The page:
Time to move beyond tired election rehash stories and campaign post-mortems
By Bob Berwyn
Mark Udall will be missed by many in Colorado’s high country towns, where people have developed a culture and lifestyle based on values that mostly transcend political and ideological divides. We don’t squabble so much about gun rights or abortion — mountain culture is global, rooted to natural resources and imbued, for the most part, with an appreciation of a clean and healthy environment.
Udall has hiked, skied and camped across the Colorado mountains and really involved himself in issues that matter to high country dwellers: Forest fires, outdoor recreation, water and wilderness preservation among the most important. He was probably the closest thing we had in Congress to a champion for the mountains, which isn’t surprising, given his family’s legacy, so there was a real sense of sadness in some of the social media comments on his loss to Cory Gardner.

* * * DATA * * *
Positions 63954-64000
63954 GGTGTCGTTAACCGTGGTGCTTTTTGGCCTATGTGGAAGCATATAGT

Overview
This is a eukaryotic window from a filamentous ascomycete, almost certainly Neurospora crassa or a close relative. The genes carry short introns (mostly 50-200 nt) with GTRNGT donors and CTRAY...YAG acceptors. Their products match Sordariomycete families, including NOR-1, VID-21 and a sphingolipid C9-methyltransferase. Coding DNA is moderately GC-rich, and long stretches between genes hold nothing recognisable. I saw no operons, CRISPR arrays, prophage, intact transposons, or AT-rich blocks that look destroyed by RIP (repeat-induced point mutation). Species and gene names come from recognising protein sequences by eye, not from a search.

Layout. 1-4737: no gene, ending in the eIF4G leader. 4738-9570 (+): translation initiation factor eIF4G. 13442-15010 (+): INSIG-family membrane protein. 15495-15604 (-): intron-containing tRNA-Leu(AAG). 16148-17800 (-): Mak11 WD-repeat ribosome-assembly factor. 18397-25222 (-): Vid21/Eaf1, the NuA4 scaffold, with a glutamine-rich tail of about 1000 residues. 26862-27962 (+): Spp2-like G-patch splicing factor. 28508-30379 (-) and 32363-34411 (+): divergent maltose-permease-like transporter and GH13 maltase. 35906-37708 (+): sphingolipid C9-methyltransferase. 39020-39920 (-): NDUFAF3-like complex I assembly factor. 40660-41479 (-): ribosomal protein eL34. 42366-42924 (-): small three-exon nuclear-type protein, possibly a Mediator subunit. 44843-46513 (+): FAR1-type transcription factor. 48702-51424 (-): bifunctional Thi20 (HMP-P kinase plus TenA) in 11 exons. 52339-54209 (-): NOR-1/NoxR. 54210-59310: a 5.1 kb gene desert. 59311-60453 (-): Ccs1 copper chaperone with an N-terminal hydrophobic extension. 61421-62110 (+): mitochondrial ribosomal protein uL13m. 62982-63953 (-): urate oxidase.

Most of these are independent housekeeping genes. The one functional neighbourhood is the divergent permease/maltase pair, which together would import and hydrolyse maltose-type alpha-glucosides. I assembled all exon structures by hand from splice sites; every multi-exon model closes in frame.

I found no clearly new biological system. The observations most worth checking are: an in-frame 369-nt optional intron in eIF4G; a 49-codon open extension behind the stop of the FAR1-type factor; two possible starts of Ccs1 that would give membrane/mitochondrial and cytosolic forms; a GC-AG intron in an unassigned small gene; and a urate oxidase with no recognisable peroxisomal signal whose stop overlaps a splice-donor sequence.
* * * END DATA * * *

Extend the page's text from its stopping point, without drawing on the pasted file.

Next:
More worrisome was the immediate nasty and partisan edge to some of the comments about Cory Gardner, who will represent Summit County, Vail, Steamboat Springs, Grand County … ALL of Colorado for the next six years.
Instead of setting the stage for more years of bickering and ideological grandstanding, this may be the time to make a genuine effort to reach out across party lines to try and find some common ground, even before the new Congress takes office. Continue reading